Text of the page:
3. I remember my grandmother, Lottie, coming to visit. She was my Mom's mom, and was maybe 80 or 85 years old. She was very slender, had pure white hair, and generally wore a heavy blue sweater even on the hottest of days. Sometimes she would call me over, open her pocketbook, and press a fifty-cent piece or a silver dollar into my hands.

4. We had a crabapple tree in the back yard, and when the apples fell my mother would gather up the apples, boil them, press the fluid through cloth, and "put up" crabapple jelly in glass jars. She would melt paraffin and pour in on top of the jelly to seal it.

5. My Uncle Ege used to run a music store in Hudson, New York, and each year at Christmas he would send each of us 78 rpm records. Two of my favorites was "The Ballad of Davy Crockett," and "I Saw Mommy Kissing Santa Clause," which my mother did not like. On the porch next to the living room we had an RVA Victrola record player that you had to wind up by hand. The needles for the record player were made of sharpened slivers of wood that you had to replace every couple of days when the point wore down.

6. My father had his den off of the dining room. All of the furniture in the den he had made himself in the cellar workshop. In the evening after dinner he would go into the den and work on his scrapbooks. He had a number of them, into which he would paste articles relating to hunting and fishing from the World, Telegram, and Sun. The Thornton W. Burgess animal books were also serialized in the paper, and it was a ritual for me to sit in his lap as he read the day's installment to me before I went upstairs to bed. He also had a wooden bucket with a top on it which held candy bars, and I was allowed to choose one each day if I had been good. I have had, as a result, a lifelong fondness for Hershey Bars, Three Musketeers, Milky Ways, and what used to be called "Forever Yours" but are now called "Milky Way Dark."

7. My first day at kindergarten I crawled under one of the tables and refused to come out. The teacher had to call my mother to come take me home. She was very angry with me and made me promise never to embarrass her like that again.

8. My closest friends in the neighborhood were Kenny Chester, who live across the street, and Peter Halstead, who lived up the street and went to the same school as me. I remember walking home with Kenny one day when we were about 7 and he was walking on top of a stone fence and fell off and broke his leg. And I remember one day when I started reading some of Peter's comic books, which he kept in his bedroom closet and was very fussy about, and he got angry at me and started chasing me around his yard waving a hatchet.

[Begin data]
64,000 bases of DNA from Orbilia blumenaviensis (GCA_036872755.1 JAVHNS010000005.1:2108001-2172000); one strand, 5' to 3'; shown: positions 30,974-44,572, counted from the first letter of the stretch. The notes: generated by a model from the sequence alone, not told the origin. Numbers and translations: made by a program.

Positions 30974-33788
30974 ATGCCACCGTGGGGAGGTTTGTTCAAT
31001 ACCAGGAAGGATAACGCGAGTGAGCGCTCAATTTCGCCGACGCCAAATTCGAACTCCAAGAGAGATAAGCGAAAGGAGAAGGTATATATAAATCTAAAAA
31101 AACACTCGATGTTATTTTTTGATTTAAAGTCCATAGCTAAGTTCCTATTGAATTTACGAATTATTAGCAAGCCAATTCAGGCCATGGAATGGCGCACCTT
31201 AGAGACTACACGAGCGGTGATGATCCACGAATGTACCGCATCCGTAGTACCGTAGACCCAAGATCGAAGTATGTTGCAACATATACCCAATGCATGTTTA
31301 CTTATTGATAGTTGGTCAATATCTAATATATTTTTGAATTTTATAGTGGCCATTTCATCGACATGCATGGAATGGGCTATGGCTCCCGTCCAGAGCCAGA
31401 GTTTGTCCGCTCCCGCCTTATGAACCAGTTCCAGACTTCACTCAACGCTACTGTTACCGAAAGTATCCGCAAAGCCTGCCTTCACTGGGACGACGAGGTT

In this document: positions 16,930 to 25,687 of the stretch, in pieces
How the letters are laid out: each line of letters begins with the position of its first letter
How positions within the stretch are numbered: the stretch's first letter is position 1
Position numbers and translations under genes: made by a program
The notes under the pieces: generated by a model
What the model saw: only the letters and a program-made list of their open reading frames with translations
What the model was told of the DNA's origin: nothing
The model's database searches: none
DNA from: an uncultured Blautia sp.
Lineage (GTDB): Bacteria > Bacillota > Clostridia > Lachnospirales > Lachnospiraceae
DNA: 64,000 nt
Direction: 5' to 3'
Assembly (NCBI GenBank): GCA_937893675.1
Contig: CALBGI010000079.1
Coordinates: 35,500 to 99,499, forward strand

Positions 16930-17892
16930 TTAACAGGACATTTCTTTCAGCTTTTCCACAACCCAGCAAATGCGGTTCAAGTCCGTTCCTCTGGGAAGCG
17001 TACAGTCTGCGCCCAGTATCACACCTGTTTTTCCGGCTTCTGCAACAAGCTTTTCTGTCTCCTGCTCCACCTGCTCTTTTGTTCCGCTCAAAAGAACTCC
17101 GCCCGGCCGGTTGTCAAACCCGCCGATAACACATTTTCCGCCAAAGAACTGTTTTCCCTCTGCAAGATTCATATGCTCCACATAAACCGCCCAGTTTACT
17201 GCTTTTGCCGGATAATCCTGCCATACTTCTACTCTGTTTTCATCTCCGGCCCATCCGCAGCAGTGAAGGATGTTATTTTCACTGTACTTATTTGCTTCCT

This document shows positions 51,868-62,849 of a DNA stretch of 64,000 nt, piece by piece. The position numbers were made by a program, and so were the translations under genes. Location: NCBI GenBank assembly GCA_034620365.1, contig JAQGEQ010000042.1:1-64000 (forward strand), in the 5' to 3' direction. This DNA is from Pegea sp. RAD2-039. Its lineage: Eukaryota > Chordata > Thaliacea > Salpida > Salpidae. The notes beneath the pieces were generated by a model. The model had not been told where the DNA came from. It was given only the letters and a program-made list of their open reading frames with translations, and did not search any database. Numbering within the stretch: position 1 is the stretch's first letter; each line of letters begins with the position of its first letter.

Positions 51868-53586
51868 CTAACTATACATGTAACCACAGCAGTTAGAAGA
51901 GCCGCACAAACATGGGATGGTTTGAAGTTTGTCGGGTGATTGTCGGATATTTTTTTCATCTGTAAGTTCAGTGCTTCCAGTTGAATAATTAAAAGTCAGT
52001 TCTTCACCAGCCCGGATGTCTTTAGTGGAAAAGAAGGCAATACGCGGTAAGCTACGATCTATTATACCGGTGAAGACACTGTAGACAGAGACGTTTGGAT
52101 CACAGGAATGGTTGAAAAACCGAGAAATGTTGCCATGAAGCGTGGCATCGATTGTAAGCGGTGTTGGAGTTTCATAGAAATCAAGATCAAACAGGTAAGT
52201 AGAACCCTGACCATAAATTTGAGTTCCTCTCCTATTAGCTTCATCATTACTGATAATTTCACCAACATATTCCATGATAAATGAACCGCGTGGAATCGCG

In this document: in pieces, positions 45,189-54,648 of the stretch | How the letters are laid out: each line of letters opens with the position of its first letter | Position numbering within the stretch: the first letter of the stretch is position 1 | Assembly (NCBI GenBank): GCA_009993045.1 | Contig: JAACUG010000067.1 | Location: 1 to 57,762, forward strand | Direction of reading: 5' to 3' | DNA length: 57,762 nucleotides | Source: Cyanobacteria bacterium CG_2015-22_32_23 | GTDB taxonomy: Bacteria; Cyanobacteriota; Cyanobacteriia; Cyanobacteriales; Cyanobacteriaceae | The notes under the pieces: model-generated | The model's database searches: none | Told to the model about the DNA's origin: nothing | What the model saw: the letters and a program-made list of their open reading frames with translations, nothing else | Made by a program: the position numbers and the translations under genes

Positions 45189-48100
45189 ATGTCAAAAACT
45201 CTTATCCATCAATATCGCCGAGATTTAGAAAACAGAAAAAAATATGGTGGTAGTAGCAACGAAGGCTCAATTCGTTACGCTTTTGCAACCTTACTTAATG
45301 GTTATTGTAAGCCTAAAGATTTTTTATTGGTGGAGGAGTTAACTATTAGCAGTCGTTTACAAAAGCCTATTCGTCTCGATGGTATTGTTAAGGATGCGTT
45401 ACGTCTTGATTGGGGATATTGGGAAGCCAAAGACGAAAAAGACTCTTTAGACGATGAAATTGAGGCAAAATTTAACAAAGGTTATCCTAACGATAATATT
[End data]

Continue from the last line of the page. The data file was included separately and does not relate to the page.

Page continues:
9. We had a large yard and an enormous gasoline-powered lawnmower that you had to walk behind to steer. It had a metal roller about 8 or 9 inches in diameter and levers on the handle that would make it stop or go. It was a big day for me the first time I was allowed to mow the lawn with it. One time it got away from me and wound up running itself into the bushes and stalling out.

10. We always had dogs. We had two house dogs, a giant schnauzer named Kim and an ancient infinitely patient black mutt, Fiddle. Then my father had three pointers he kept in the kennel under the garage: Zeke, Deldoon, and Sampson. In the fall he would take them to Billy Gladwin's farm in Brewster to hunt pheasant. When I got to be about ten years old I got to go with him a couple of times.

Reflection: I got the prompt from a colleague of mine and thought I'd give it a shot. Once I got going I couldn't quite get myself to stop at five. You start scanning through the memory bank and all kinds of stuff starts pouring out. I'm tempted to keep going, but since there would likely be no end to it I'll stop here and post this.

Sunday, March 16, 2014

Status Report: A to Z

Okay, so, once again, I know, it's been, like forever, right? All of January, all of February, half of March. So what's the deal? How come I haven't been posting to Throughlines? I'm besieged by legions of fans (as if) who want to know where I've been, or where I've gone. And so, here's the update. I've been otherwise engaged. I have not been living the sort of life that is conducive to daily reflection.